Sep 23, 2016 | By Nick

KRAGA has released a 1.6m RC plane that you can put together at home with the most basic 3D printer and a simple kit.

Until now, RC planes were complex things that often took days to put together from lightweight balsa wood. Each plane could take many hours of arduous work putting together separate pieces of balsa. Plane building, even in kit form, was a skill in itself.

The KRAGA Kodo is an elegant looking skeleton plane made up of a series of parts that slot together with the aid of glue and carbon spars to form a serious plane much faster. It’s a lightweight structure, which is essential for the finished RC plane, it is stronger than balsa wood and it is also easy to repair.

It's a simple design that took a lot of work to create and essentially comprises of lattice wings that gain their structural rigidity from the shape and the carbon-fiber support rods that run down their length, a simple body that includes a motor and a tailfin. It looks more like a pared down glider than an actual plane, but it works well.

Of course, that lattice structure also saves on materials and keeps the 3D printing costs to the bare minimum. So it’s a great way for would-be enthusiasts to test the waters and see if the joys of remote-controlled flight do it for them.

Tomas Gallovic, the man behind KRAGA models, experimented with CNC production before 3D printing was even a thing. When additive manufacturing burst on to the scene, though, he realized that the 3D printer could offer a much lighter, cheaper and simpler plane.

The idea behind KRAGA models is simply: you can download the designs and print them on your home 3D printer. It’s a snap together and modular design that isn’t intimidating, so even novices 3D printers and RC enthusiasts can have their plane up and running within a few hours. (The carbon-fiber tubes and electric motor are not included in the kit). Once you have the basic kit then you can repair your plane again and again with the same plans.

That is manna from heaven for the RC enthusiasts that either wrap their plane in kid gloves and refuse to take risks or spend half their time in the workshop taking care of the latest crash damage from a mid-air collision or even a rough landing.

Gallovic didn’t just pen a design and get going, though, the development process has been long and arduous. He started with a simple wing from thingiverse and just couldn’t get it to work as he wanted. Either the wing deformed during the print process due to the material tension, or the surface was brittle and prone to cracks.

Both of these are devastating to an RC plane enthusiast as warped wings will mean the plane just does not fly straight and cracking means that the day can end at any moment.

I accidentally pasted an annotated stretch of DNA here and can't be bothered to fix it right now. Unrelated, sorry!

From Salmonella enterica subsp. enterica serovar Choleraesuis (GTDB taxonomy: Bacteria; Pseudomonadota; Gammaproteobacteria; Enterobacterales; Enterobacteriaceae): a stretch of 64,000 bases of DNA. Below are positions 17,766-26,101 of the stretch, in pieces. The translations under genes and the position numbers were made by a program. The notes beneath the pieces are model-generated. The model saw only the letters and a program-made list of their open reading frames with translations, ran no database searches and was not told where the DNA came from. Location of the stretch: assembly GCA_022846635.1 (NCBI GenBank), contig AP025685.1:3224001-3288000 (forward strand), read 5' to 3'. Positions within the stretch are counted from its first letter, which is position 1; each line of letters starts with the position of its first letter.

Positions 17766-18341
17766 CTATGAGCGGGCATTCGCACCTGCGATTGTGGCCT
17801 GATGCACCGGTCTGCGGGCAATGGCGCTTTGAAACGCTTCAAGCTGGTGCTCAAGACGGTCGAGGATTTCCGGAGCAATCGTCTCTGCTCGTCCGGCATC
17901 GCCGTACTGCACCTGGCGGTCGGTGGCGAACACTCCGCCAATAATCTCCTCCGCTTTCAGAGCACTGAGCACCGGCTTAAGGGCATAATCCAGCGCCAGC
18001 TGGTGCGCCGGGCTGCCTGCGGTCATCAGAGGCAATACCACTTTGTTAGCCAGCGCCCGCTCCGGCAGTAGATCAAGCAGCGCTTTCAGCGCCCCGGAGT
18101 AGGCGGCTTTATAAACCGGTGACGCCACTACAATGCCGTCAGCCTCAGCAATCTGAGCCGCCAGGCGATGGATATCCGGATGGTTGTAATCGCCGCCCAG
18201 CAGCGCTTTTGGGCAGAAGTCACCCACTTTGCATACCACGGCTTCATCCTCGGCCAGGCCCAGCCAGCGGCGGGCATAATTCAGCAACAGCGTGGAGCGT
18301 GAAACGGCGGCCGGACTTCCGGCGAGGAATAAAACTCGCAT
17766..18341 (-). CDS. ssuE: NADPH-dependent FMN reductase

After more than 30 variations, including a balsa kit, 3D printed ribs and even a molecular-style organic structure, he hit upon what he calls the KRAGA mesh. This was the optimum combination of lightweight, impact absorption and basic strength.

So the design of this plane might look simple, but there’s a lot of science and a touch of inspiration gone into the details. They included tuning the aerodynamics, which Gallovic studied and tuned with the help of an advanced telemetry kit.

That wing and tail fin kit might look simple, bit it’s anything but and once he had the right set-up he had to make it easy to print and replicate from the base parts. The plane has to have the right structure each and every time to make the most of KRAGA’s extensive research, so that then became an issue of how to print the separate parts.

It had to work with any standard 3D printer, which means working with a limited print bay and the basic design had to withstand the foibles of a variety of different 3D printer brands. This is precision kit, so that meant keeping the parts simple and slotting them together into solid foundations.

Of course this is just the start of the KRAGA adventure and now Gallovic wants to sell the kits and move on to the next plane. We’re curious to see what he comes up with next and it’s great to see that 3D printing has given a home hobbyist the means to create a commercial venture from a simple yet elegant idea.



Posted in 3D Printing Application



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Jorge wrote at 11/9/2018 8:06:14 PM:

Gostei desta matéria e tenho interesse em adiquirir alguns kits “malha KRAGA”, tenho interesse em saber sobre a impressora 3D.

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